After two years of battering, the banking and financial services industry will use data to preempt and protect itself in APAC.

After two years of the COVID-19 pandemic and the rise of opportunistic cybercrime in that time, banks and financial institutions in the Asia Pacific region (APAC) are getting a clearer picture of what the fraud landscape could look like.

According to a recent study commissioned by GBG, identity crime and money laundering will continue to threaten the banking and financial services industry.

The sector will be impacted by new types of crime in four ways:

  1. Financial fraud will grow in high- and low-tech realms
    As more banks and financial institutions release new digital products and services such as crypto exchanges and Buy Now Pay Later offerings, Financial Crime 4.0 will continue to grow and proliferate.

    With more financial services moving onto digital platforms, fraudsters are organizing themselves into complex global fraud rings, sharing intelligence on the hyper-connected ecosystem and seamlessly coordinating identity crimes, money laundering, and cyber-engineered campaigns.

    Concurrently, financial criminals are also expected to double down on their use of human farms. Leveraging human capital in countries with low labor costs, low-tech cybercriminals will use high-psychology tactics to augment automated phishing bots, making it harder for financial crime management solutions and consumers to discern between legitimate and malicious messages.

    This will be further exacerbated by improved social engineering skills, as demonstrated by fraudsters pretending to be financial advisors when Australia updated their superannuation rules.
  2. Expanding and enriching data sources for AI and ML to keep up with the cybercrooks
    Banks and financial institutions have been exploring new data sources for their fraud and compliance solutions, including device intelligence from mobile phones and tablets; social media identity matching and relationship networking; and telco data such as real-time call information. This expanded range of data sources enables banks and FIs to strengthen their defenses against fraudsters who are launching attacks from a multitude of digital channels, including websites, calls, texts, emails, and mobile applications.

    Besides tapping on a greater range of data from within, banks and FIs will also consider working with third-party data through vendors. This will equip their ML and AI models with better predictive power to prevent and protect them from new and emerging forms of fraud and financial crime.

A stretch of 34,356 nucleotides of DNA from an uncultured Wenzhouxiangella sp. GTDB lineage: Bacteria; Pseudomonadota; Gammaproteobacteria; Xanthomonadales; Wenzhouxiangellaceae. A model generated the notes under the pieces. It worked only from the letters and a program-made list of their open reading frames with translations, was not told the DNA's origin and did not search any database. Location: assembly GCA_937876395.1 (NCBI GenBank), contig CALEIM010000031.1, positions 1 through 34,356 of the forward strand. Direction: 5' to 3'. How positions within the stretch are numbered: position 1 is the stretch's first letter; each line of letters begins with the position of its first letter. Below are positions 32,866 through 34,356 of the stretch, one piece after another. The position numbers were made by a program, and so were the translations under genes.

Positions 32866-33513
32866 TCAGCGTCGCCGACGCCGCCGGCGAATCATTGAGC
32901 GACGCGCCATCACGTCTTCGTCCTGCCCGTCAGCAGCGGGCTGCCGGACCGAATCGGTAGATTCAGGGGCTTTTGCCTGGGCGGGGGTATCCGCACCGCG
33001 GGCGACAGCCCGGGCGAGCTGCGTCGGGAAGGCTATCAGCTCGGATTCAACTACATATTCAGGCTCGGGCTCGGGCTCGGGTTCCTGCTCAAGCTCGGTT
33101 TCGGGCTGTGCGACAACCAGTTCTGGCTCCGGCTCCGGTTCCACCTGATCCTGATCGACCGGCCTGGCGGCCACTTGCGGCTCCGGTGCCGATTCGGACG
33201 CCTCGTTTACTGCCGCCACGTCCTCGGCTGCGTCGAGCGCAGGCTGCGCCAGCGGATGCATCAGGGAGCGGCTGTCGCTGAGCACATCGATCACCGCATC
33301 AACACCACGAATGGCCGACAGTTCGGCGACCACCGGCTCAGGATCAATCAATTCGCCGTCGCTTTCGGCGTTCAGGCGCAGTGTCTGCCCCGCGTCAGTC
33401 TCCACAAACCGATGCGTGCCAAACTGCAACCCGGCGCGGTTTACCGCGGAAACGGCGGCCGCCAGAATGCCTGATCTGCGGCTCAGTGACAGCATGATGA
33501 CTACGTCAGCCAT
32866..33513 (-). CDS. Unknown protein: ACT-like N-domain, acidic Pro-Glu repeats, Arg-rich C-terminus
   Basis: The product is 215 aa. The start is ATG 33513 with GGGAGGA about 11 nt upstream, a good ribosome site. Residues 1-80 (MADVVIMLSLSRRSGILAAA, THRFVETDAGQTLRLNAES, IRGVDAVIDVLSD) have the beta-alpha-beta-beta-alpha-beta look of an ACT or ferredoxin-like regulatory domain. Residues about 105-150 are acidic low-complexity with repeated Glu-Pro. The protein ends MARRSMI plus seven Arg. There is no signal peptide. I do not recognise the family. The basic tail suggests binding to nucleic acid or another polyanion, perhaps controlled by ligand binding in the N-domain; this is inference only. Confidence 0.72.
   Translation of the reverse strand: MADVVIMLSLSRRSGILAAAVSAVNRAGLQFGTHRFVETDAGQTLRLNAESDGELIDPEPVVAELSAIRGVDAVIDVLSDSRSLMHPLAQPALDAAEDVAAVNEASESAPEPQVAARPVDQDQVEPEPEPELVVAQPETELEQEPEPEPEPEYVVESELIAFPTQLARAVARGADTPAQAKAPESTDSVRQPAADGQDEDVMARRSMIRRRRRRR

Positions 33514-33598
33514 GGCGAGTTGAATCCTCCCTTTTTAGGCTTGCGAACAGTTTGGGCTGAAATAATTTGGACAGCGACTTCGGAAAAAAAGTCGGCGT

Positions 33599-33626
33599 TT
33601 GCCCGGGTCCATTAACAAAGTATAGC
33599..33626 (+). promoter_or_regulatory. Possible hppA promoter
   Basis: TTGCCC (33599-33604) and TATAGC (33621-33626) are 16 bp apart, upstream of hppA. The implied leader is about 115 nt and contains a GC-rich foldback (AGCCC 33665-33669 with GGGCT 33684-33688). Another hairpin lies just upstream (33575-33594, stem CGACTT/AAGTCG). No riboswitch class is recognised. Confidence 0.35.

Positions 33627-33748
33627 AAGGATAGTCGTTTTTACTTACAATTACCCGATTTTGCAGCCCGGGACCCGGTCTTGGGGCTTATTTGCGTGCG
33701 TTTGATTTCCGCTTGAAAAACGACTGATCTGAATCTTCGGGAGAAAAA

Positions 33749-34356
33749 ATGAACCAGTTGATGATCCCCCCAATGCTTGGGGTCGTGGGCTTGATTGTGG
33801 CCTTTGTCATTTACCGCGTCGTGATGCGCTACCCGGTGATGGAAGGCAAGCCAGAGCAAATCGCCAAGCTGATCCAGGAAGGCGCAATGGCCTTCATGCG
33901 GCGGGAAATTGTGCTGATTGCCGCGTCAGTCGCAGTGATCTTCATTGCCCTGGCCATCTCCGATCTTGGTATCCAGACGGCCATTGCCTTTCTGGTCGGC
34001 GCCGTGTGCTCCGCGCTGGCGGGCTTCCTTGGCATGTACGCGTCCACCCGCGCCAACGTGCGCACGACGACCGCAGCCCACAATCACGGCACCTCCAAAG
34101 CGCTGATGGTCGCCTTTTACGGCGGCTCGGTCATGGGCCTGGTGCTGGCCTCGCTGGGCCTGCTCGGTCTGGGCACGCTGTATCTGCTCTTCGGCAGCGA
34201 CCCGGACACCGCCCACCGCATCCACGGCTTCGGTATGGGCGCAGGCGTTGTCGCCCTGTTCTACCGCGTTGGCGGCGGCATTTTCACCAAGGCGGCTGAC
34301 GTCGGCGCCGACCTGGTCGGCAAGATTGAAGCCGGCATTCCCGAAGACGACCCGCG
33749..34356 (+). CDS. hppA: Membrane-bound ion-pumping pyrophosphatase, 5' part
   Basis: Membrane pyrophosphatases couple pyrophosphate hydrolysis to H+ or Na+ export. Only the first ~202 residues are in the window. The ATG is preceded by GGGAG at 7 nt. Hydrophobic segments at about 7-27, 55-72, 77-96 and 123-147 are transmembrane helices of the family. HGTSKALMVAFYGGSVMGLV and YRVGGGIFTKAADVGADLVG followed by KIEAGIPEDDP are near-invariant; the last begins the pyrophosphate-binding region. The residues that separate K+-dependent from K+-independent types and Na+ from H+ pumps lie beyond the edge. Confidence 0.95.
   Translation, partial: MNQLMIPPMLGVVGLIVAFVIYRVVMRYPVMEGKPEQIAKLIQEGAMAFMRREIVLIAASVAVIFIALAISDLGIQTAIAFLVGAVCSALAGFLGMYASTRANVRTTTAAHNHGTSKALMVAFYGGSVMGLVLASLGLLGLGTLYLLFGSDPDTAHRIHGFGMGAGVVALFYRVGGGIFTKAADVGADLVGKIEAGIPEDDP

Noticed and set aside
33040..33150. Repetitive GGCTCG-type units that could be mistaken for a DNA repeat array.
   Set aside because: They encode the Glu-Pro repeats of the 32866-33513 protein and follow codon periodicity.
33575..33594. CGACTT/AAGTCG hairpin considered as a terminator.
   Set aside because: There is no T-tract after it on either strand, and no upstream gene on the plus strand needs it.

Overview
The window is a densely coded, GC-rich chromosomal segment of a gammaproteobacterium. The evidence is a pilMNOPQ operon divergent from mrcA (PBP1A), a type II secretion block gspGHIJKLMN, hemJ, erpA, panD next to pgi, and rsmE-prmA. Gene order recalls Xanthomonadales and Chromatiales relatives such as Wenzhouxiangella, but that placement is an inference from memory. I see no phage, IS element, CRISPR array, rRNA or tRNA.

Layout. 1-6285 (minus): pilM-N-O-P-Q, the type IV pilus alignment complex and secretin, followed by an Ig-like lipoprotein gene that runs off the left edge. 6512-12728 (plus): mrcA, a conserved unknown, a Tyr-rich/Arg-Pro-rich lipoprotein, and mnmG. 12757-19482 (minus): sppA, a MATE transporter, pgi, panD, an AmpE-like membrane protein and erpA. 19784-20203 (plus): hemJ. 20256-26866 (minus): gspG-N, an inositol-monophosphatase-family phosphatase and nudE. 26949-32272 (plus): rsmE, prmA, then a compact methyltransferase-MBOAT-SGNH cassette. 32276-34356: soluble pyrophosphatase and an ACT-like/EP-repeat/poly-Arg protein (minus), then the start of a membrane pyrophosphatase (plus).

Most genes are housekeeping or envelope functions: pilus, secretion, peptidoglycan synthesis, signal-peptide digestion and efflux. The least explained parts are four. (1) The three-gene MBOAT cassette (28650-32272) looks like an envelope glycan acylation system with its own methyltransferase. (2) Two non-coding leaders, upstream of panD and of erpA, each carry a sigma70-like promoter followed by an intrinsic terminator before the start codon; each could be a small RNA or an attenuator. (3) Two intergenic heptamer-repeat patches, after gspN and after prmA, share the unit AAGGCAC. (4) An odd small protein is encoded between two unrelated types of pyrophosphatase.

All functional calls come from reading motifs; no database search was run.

3. Outsourcing of fraud management functions will increase
    In 2022, the firm is expecting a slide in interest in the industry to retain full ownership and in-house systems to fight fraud. Data indicates that institutions are now more inclined than before, to prefer to either buy a financial crime management solution or utilize managed services from a solution provider to fight origination fraud in the future.

    External fraud management vendors could double as consultative partners to provide regular system reviews, specialized skills and constant monitoring. Additionally, compared to the resources need to set up and maintain in-house solutions, outsourcing to the right vendor can be more efficient.
  4. Increase in public cloud adoption
    Institutions currently using on-premises solutions managed by in-house IT teams are expected to switch to cloud-based solutions by 2022. The shift to the Cloud is a major step for banks and FIs as they tap on the infrastructure to react rapidly to changes in the environment across their entire network.

    Cloud features such as containerization provides the sector with the ability to scale resources according to real-time demand. Furthermore, being on the cloud also enables them to strengthen their data security, plan disaster contingencies, and maintain uniform deployment of updates and new features in multiple locations across the world. Other features such as real-time memory streaming can help financial firms process and analyze transactions at speed, while privacy-enhancing technologies facilitate the secure exchange of PII data.

With the four trends above pushing the industry past the initial phase of digital transformation, banks and financial institutions will be adopting new infrastructures, leveraging solutions, and ingesting more sources of data to provide greater protection and a more seamless customer experience.